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article imageBacteria can form potentially deadly prions

By Tim Sandle     Jan 25, 2017 in Science
Bacteria have been shown to form prions. These are clumps of misfolded protein which have the potential to cause nerve damage in mammals. Some prions have been shown to cause fatal neurodegenerative conditions.
Prions are self-propagating clumps of misfolded protein. At least one prion is transmissible to other prion proteins. The result is a disease similar to viral infection, causing transmissible spongiform encephalopathies. This is a group of progressive conditions that affect the brain (encephalopathies) and nervous system of many animals. The most infamous is bovine spongiform encephalopathy (BSE), the so-called ‘mad cow disease.’ BSE is a fatal neurodegenerative disease that has affected some herds of cows; the disease may be most easily transmitted to humans by eating food contaminated with the brain, spinal cord or digestive tract of infected carcasses.
The new association between bacteria and prions has originated from some new experiments. Microbiologists identified a protein with prion-forming potential in the bacterium Clostridium botulinum. Although the phenomenon remains with one organism, the researchers suggest that other bacteria can also carry proteins with prion-forming potential.
The detection in the bacterium came about after the researcher examined over 60,000 bacterial genomes. The protein identified in Clostridium botulinum is called Rho. In a troubling sign of potential infectivity, when the Rho prions were inserted into yeast cells they began to multiply. The researchers call this the introduction of “heritable changes in the structure and function.”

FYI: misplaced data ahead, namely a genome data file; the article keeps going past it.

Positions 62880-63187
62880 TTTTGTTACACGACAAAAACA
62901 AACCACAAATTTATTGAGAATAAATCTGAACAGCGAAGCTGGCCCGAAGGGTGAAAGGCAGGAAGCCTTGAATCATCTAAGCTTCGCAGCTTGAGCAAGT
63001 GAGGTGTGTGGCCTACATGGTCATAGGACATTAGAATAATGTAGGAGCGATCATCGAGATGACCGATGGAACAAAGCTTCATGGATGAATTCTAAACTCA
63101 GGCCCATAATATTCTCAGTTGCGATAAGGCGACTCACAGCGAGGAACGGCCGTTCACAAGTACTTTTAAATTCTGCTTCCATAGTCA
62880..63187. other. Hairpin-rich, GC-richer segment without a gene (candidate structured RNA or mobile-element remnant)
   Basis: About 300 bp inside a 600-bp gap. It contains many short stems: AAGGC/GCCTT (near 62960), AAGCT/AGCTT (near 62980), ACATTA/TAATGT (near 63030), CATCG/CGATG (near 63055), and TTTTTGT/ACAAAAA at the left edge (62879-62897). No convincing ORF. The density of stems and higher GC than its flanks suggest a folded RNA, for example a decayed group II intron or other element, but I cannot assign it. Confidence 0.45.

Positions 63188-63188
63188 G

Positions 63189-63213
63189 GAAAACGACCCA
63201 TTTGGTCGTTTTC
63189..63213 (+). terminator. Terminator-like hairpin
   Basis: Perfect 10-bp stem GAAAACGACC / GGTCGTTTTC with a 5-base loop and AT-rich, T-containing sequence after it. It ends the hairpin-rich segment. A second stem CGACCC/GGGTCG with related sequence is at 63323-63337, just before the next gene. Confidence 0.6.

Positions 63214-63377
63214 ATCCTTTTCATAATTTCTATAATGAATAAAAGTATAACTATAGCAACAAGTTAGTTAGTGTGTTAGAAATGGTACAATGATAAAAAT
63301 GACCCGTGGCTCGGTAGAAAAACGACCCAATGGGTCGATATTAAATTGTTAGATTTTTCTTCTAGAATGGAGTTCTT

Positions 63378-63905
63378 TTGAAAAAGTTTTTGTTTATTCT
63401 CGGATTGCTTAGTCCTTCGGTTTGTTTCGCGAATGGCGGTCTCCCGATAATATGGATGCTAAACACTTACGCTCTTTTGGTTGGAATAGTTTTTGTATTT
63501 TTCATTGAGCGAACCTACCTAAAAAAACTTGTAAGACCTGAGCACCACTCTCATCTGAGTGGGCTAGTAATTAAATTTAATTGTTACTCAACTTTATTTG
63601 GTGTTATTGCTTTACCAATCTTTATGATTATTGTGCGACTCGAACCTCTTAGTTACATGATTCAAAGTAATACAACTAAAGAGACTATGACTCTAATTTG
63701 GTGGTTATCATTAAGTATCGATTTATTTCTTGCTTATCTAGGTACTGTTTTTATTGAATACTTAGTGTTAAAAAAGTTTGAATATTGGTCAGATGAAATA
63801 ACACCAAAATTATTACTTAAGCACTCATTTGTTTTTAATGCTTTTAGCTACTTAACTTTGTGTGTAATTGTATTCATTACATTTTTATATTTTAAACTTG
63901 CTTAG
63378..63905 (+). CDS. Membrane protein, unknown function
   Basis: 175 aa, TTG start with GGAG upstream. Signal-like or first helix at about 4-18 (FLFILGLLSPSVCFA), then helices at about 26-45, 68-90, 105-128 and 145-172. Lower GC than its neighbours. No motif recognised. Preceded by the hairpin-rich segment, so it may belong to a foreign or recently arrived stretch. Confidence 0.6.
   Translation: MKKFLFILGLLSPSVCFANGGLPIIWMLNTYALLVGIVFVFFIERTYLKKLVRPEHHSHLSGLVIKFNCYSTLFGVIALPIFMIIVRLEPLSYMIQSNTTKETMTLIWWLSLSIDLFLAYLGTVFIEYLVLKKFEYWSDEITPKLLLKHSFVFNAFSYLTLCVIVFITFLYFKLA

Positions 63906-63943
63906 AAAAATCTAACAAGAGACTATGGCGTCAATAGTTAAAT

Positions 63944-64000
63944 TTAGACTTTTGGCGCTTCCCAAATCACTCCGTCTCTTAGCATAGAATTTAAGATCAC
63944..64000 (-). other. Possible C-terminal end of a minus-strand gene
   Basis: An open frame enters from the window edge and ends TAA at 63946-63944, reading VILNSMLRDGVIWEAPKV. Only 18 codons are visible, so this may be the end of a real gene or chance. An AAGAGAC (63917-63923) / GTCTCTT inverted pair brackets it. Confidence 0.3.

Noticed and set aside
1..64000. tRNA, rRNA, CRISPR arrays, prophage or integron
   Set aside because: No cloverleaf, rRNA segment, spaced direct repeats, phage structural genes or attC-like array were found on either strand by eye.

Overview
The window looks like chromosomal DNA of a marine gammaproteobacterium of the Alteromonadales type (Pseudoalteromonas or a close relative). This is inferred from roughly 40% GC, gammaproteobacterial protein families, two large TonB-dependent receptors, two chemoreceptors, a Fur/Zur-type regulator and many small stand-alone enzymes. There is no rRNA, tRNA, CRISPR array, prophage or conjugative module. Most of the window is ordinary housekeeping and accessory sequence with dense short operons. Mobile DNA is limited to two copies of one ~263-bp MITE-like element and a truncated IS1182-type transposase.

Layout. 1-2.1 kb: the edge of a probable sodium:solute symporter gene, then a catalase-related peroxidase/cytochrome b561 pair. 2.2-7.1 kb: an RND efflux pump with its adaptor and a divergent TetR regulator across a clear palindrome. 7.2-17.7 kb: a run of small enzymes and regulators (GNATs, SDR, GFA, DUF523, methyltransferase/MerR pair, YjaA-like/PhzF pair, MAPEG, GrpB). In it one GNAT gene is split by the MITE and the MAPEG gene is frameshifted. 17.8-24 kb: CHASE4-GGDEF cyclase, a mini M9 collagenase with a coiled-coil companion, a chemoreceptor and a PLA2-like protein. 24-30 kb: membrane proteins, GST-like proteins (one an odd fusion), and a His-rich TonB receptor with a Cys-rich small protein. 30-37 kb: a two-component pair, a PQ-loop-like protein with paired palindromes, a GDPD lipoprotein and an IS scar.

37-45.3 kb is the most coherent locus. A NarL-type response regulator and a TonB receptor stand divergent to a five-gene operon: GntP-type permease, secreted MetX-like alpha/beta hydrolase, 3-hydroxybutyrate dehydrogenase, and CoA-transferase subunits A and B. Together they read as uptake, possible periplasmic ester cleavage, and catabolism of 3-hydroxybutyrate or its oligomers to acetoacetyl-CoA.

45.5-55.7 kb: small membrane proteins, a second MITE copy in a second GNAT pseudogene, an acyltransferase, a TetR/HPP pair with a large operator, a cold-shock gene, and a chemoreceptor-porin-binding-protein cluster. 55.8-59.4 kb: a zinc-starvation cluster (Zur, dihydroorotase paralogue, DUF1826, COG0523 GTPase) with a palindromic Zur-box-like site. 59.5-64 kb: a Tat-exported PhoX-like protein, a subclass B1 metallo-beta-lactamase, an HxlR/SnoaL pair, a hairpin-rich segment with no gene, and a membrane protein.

Importantly, because the protein that has the potential to become a prion regulates gene activity within the bacterial cell, the alteration to the prion state could alter genetic expression and thus bacterial behavior. This may come about as a bacterium adapts to environmental stresses. Such stresses could include the immune system in a mammal and therefore the switch to the prion state could enhance the organism’s ability to cause disease and to evade the immune system surveillance. Such a strategy could also help a bacterium become more resistant to antimicrobials.
The research also raises understanding about prions, indicating they are some form of ancient biological development arising at a time when some bacterial cells began the long and complex process of forming plant and animal cells, dating back to over two billion years ago.
The new research has been published in the journal Science. The research paper is titled “A bacterial global regulator forms a prion.”
More about prions, Bacteria, Infection, Microbiology
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